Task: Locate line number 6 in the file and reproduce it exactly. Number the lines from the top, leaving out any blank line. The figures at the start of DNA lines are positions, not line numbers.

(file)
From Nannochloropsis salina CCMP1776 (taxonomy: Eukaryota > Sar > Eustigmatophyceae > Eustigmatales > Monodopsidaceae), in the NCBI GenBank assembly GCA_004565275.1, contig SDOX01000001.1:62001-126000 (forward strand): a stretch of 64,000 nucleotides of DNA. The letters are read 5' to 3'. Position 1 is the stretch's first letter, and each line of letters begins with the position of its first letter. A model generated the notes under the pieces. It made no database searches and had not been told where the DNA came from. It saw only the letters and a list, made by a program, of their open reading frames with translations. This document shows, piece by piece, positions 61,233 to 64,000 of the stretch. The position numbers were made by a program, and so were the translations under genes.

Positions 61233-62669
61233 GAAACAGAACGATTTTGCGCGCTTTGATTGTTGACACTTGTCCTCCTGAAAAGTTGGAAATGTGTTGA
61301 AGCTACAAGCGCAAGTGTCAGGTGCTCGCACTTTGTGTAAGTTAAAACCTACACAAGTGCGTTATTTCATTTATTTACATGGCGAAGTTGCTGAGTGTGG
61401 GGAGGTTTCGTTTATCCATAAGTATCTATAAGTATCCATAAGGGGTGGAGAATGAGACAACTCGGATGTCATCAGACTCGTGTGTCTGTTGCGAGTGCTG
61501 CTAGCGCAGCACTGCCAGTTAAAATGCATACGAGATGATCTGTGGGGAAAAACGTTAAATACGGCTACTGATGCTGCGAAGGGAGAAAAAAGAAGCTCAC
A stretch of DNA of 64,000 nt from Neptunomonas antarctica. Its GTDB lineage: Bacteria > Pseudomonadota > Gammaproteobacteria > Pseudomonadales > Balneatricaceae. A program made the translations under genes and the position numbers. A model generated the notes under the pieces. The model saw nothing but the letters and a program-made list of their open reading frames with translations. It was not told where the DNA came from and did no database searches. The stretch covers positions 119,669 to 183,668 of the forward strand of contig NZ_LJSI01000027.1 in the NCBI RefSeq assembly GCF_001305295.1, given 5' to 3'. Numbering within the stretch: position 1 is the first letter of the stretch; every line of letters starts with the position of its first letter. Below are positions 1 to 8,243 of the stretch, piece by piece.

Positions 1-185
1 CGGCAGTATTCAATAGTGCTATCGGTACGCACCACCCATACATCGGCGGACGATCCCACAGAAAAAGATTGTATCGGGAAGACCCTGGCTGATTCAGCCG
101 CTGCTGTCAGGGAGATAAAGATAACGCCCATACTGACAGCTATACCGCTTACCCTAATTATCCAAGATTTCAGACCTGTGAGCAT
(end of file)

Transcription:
61501 CTAGCGCAGCACTGCCAGTTAAAATGCATACGAGATGATCTGTGGGGAAAAACGTTAAATACGGCTACTGATGCTGCGAAGGGAGAAAAAAGAAGCTCAC